Third of a three part series, Niko Georgiades takes on a journey through Greece’s post-capitalist alt. economy, this time by analysing the latest developments around FairCoop. Originally published in Unicorn Riot Ninja.
Niko Georgiades: Athens, Greece – Tools born from the internet, applied across autonomous networks and movements seeking alternatives to capitalism, are providing the infrastructure of alternative societies. In the last of our specials on community currencies and alternative economies, we showcase FairCoop, a self-organized and self-managed global cooperative created through the internet outside the domain of the nation-state.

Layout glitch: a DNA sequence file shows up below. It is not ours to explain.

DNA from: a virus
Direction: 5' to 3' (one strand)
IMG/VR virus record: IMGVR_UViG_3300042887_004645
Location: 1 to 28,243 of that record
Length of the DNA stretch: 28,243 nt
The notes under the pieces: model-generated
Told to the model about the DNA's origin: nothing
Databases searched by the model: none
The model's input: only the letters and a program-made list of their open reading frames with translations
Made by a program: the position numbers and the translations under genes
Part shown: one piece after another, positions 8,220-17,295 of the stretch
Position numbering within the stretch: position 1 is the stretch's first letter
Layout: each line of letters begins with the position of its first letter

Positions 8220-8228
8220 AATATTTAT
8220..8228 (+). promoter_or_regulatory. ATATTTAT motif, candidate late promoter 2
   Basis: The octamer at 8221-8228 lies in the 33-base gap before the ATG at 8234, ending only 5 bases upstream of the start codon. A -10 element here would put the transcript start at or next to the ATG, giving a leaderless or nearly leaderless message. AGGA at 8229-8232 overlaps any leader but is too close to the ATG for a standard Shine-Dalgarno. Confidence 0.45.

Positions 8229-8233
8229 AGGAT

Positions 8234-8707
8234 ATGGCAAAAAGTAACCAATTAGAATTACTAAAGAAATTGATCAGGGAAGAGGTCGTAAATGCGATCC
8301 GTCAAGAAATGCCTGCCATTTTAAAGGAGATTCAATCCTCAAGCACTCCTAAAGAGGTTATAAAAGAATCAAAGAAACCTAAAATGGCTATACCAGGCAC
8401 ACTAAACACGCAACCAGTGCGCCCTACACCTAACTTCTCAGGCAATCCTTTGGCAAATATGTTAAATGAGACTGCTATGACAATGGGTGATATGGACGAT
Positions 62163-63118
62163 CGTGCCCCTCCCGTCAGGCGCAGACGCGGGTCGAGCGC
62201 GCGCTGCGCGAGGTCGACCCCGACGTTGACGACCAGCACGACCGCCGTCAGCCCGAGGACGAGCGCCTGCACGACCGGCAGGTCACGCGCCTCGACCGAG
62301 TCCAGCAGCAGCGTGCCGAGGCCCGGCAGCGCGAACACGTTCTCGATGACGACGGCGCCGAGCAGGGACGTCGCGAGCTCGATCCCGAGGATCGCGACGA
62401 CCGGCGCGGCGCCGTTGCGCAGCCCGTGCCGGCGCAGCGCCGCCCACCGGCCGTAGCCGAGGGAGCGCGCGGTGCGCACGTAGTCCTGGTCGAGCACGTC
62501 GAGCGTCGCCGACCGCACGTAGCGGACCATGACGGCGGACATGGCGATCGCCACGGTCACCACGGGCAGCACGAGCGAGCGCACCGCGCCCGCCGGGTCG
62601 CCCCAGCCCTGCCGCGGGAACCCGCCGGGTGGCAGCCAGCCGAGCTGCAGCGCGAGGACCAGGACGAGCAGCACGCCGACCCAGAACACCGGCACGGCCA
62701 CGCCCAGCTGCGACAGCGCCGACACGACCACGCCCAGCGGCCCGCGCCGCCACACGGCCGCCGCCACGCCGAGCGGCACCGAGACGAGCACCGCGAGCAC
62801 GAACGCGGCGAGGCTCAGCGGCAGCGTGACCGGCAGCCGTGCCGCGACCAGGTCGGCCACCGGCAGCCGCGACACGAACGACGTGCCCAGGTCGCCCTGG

During a conference on alternatives to capitalism inside of the self-organized and squatted Embros Theater in Athens, Greece in the summer of 2017, a Catalan speaker (who remained anonymous for safety purposes) gave a presentation on FairCoop, which informed much of this reporting.
Alternative economies are typically separate economic structures operating outside of the traditional economy and based on the common principles of a community. FairCoop is a function of an alternative economy and was built out of the necessity to provide an “alternative system outside of capitalism” and merge many autonomous movements and networks together to form a society based on each community’s values.
FairCoop was created a few years after a nearly half a billion euro banking system expropriation action from 2006-2008, generally attributed to Enric Duran. The expropriation of monetary value from the banks was used to fund social movements and as a way to jump-start alternatives to the capitalist system.